Aaron McGruder draws the sometimes-funny daily comic strip "The Boondocks." The strip centers around a black family that moved into a predominantly white neighborhood. In a recent strip, two young black characters considered renaming what they call the "Most Embarrassing Black People" award. One character suggested calling the award the "Larry Elder." My, my.
An idea clicked. How about an award for the "Dumbest, Most Vulgar, Most Offensive Things Uttered by Black Public Figures"? Maybe we could call the award the . . . "McGruder."
And the nominees are:
Jermaine Jackson -- for the defense of his brother, Michael, against charges of child molestation: "They're a bunch of racist rednecks out there who don't care about people." He also claimed that "this is nothing but a modern-day lynching."
Aaron McGruder -- at Emory University, for his relentless, almost pathological attacks on President George W. Bush: "It's like, you know, just because you grow up to being functionally illiterate to, you know, being able to string a couple of sentences together doesn't really make you JFK."
Charles Barron, New York City Council member -- expressing his resentment toward whites: "You know, some days I get so frustrated I just want to go up to the closest white person and say, 'You can't understand this, it's a black thing,' and then slap him, just for my mental health."
Aaron McGruder -- on television's "America's Black Forum," for his savage remarks about National Security Advisor Condoleezza Rice: "I don't like Condoleezza Rice because of her politics. I don't like Condoleezza Rice because she's part of this oil cabal that's now in the White House. I don't like her because she's a murderer. You know, I'm not bound by the rules of a politician or journalist. So, you know, when I say, 'She's a murderer,' it's because she's a murderer, and that's all that's necessary for me to make those statements."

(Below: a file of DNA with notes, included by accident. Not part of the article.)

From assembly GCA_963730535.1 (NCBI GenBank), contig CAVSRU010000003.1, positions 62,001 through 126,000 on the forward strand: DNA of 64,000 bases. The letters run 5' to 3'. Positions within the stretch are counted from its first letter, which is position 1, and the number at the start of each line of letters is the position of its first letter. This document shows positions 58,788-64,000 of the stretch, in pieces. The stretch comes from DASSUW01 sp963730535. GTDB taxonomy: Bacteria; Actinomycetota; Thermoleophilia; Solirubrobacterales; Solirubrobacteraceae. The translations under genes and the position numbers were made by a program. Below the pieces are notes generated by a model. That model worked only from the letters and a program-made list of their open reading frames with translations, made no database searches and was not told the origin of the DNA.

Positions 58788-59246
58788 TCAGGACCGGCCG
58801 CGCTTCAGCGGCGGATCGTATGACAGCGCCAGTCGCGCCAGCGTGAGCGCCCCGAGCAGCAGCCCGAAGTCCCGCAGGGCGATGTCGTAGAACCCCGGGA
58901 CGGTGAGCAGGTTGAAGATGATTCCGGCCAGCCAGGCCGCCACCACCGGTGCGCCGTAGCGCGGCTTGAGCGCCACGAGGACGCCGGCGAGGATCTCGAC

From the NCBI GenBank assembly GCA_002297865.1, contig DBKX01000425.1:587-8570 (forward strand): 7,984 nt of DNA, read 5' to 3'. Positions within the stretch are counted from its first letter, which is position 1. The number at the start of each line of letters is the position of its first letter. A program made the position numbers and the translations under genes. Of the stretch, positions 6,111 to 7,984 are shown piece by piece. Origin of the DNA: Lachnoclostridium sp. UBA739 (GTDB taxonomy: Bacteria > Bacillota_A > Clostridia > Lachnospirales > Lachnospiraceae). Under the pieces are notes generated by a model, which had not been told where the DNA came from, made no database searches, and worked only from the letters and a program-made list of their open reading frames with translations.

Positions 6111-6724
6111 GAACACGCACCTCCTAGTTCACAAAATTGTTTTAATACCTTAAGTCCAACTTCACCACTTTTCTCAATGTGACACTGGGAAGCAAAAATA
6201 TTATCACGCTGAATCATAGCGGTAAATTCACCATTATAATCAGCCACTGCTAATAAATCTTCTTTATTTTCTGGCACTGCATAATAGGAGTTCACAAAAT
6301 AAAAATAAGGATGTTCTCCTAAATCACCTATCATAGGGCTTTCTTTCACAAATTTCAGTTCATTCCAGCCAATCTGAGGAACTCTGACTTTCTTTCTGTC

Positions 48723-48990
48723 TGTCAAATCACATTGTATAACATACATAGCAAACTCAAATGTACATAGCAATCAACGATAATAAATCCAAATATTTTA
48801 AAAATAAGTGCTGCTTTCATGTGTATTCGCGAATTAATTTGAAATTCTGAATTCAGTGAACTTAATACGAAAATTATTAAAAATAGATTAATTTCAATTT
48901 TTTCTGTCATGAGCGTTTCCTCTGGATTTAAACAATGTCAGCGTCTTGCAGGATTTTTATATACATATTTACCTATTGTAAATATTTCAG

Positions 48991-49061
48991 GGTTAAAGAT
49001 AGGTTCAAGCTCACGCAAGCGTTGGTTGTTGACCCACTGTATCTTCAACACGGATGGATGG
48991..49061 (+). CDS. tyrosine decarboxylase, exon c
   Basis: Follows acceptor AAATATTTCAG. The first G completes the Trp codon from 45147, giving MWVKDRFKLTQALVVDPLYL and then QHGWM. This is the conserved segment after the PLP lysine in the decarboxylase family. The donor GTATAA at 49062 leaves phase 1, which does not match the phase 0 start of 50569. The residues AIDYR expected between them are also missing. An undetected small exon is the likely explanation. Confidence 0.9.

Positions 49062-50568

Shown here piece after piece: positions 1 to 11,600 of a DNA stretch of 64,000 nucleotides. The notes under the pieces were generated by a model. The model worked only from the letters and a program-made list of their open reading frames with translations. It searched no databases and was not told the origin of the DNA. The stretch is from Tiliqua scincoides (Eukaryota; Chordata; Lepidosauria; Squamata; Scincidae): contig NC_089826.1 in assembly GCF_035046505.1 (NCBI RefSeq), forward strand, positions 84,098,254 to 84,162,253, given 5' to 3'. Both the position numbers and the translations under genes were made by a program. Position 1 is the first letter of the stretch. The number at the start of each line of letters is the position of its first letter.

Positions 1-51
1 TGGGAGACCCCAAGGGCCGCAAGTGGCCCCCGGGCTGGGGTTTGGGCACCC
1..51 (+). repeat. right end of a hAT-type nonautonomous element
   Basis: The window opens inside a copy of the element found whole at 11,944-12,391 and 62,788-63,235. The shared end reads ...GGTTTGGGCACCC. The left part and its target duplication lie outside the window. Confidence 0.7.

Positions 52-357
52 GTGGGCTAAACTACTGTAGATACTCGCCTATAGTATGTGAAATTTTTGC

Deposed Haitian President Jean-Bertrand Aristide for claiming that "white Americans, white military" caused his ouster from power and departure from Haiti: "During the night of the 28th of February 2004, there was a coup d'etat. One could say that it was a geopolitical kidnapping. I can clearly say that it was terrorism disguised as diplomacy."
Aaron McGruder -- at Emory University, for his, uh, "assessment" of Secretary of State Colin Powell: " . . . Let's just say, he's directly killed, not by hand, but he's been the guy who says, 'Those people over there, that whole ethnic group, they gotta go -- kill them.' And they just disappear . . . "